"BE MEDICINE SMART" - A CORE HEALTH VALUE Join NCPIE|Support NCPIE

Follow NCPIE on Facebook



Please consult a licensed health care professional with questions or concerns about your medication and/or condition.

Last Updated
October 16, 2014
NEWSROOM > Latest News > All
Current | 2013 News | 2012 News | Prior to 2012

- - - - -
October 16, 2014
October is “Talk About Your Medicines” Month – Let’s Get In Sync
This October and beyond, as a key focus of our 29th annual “Talk About Your Medicines”
Month,  NCPIE is partnering with longtime member, the American Pharmacists Association Foundation,
on the launch of a comprehensive consumer education campaign encouraging patients and caregivers
to explore opportunities to engage with pharmacists providing ongoing medication counseling and
medication synchronization (sync) services by making multiple medicine refills available at the
same time each month or other designated timeframe.

Medication synchronization is achieved by using a new patient care service called the Appointment
Based Model (ABM) which is designed to improve patients’ adherence to medications and build
efficiencies in pharmacy operations. When utilizing ABM, Pharmacists and pharmacy staff are able to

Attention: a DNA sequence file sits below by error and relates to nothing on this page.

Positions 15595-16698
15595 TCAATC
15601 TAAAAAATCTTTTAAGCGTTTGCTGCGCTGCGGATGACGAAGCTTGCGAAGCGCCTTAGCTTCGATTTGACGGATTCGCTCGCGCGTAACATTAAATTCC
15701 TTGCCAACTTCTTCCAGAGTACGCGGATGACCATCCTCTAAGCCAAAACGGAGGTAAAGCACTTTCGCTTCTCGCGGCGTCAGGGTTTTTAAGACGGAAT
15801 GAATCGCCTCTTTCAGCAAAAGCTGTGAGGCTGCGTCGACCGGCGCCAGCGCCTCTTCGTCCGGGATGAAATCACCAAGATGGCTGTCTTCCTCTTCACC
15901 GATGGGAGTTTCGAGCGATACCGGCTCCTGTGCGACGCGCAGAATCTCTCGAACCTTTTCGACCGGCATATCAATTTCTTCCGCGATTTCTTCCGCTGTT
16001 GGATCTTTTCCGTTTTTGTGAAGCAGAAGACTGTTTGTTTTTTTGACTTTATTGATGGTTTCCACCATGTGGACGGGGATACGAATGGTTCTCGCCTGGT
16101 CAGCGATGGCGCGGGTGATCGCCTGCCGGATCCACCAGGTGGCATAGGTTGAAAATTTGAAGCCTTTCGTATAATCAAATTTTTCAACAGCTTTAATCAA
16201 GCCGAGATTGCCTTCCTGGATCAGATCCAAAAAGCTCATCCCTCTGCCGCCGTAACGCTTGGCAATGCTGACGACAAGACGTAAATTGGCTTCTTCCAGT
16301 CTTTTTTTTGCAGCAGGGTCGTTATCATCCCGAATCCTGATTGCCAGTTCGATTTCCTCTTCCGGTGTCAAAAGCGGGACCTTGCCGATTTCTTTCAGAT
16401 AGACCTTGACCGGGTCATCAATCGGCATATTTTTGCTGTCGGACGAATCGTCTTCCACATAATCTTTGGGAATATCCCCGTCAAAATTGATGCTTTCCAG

perform a regularly scheduled review of all medications each month, which provides the opportunity to 
identify therapeutic and adherence issues that patients may be encountering. Research is demonstrating 
that this model is helping to achieve better health outcomes due to improved adherence to their 
medicines, particularly for patients who are experiencing multiple chronic health conditions, seeing one 
or more doctors and/or other healthcare professionals and are therefore taking multiple medicines to 
manage these health conditions. All of this helps put the focus of the patient at the center of the
“healthcare team.”

NCPIE created “Talk About Your Medicines” Month in 1986 as an annual observance to call
attention to the need to stimulate and improve communication of information to promote safe and
appropriate medicine use between consumers and their healthcare providers. “Talk About Your